It is my patients, mostly, who say “Merry Christmas,” instead of “Have a nice holiday.” It is the staff who says the latter. I don’t think psychiatric patients are more likely observant Christians than average (though just about any group would be more Christian than the staff at a psychiatric hospital); I think it is because they are in less contact with the political correctness of the surrounding society. Theirs is the older response, the one they grew up with – they haven’t changed.
Shopkeepers are quite careful to stick with some “holidays” formulation. One exception is the place where we cut down our tree each year. Without having to ask any specifically religious questions, it does seem a safe bet that a person buying a Christmas tree would be a little petty to object to “Merry Christmas,” even if their tree marks only a secular version of the holiday. People who claim to be buying “a tree for Solstice” or a “Hanukkah Bush” will have to just endure it. They are rationalizing anyway, buying a tree that fits the celebration of the surrounding culture, based on its overwhelming Christmas orientation, and just renaming it. If you’re that opposed, don’t buy a tree.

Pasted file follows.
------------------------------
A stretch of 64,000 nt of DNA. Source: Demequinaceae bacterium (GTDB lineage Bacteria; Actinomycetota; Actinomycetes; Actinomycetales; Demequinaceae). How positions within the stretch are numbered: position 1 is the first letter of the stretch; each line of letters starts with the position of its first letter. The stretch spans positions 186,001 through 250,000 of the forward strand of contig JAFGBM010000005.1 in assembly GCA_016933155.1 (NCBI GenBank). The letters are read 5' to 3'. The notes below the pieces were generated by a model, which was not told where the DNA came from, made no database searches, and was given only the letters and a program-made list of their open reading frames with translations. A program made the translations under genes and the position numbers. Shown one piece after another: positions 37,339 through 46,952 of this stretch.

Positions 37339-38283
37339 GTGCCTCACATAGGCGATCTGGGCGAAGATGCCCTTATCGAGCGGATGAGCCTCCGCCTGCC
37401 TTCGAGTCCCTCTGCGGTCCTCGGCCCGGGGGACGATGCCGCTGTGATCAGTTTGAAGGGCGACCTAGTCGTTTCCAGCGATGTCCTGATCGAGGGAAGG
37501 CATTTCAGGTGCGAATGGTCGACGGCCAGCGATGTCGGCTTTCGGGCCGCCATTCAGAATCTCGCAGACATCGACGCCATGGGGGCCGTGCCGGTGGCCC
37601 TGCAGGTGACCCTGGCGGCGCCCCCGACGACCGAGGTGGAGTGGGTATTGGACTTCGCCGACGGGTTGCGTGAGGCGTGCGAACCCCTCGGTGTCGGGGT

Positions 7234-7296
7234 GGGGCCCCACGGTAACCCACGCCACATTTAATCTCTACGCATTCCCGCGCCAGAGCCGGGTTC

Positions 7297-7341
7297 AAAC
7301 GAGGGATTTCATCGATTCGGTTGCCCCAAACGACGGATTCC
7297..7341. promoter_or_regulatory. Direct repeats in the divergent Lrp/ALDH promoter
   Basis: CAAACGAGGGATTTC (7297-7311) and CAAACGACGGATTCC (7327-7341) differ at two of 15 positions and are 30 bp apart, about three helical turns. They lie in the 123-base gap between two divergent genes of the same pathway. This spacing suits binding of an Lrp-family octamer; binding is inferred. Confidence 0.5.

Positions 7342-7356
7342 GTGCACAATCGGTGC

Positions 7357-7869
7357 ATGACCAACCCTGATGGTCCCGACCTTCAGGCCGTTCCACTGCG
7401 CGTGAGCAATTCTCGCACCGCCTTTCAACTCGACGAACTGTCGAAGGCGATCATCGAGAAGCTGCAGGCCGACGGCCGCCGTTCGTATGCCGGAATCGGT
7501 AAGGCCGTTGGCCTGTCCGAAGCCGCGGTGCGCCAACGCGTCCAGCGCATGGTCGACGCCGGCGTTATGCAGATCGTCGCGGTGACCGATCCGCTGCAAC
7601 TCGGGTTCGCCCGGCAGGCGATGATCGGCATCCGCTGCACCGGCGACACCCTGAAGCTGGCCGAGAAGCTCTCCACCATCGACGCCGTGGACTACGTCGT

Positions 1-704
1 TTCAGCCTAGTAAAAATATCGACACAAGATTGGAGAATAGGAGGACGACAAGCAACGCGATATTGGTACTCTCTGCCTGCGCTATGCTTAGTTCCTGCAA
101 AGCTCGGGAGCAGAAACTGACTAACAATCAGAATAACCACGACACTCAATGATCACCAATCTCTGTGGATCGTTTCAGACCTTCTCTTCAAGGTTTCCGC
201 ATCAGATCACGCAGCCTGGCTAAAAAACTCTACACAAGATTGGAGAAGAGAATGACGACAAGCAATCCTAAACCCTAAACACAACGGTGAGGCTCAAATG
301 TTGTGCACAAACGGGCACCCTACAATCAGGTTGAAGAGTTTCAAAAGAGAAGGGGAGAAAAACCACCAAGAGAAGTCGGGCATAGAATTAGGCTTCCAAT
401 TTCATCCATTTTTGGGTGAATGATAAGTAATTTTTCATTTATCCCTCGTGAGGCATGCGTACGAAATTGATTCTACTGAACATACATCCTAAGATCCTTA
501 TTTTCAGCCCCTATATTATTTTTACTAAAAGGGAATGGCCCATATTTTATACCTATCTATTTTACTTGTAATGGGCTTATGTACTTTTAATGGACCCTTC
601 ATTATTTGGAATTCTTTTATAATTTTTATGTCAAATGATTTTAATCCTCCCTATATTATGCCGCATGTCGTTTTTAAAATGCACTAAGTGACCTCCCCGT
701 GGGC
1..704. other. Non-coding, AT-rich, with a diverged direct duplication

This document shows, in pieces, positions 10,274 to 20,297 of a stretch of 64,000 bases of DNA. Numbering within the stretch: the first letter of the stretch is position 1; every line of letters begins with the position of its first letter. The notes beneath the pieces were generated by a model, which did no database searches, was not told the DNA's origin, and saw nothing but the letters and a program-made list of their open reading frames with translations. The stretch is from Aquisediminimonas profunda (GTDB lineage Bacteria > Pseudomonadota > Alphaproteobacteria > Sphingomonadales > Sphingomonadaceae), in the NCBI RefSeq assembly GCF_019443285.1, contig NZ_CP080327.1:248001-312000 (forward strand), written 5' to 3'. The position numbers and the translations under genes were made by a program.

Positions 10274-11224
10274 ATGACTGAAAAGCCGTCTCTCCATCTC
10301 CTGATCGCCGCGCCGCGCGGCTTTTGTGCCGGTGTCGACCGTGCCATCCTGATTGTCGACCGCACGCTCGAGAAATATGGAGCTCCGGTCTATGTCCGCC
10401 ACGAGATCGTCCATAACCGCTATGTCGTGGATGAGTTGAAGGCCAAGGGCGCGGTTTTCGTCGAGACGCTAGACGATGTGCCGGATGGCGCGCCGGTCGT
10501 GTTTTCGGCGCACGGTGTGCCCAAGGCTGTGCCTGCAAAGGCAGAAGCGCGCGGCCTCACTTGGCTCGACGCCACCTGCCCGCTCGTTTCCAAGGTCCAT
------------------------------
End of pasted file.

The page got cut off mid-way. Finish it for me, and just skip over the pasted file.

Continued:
Who does actually say “Merry Christmas?” People who are aware I am a Christian, but often only if they are Christian themselves. Only rarely do I detect an aggressive note to “Have a Happy Holiday” from a person determined to remind me not to dare impose my “Merry Christmas” on them. Mostly, people just install an automatic saying at the beginning of December and just go with that throughout. Most people would likely most want to say what you’d most like to hear, but that takes a lot of energy to size up fifty greetings a day.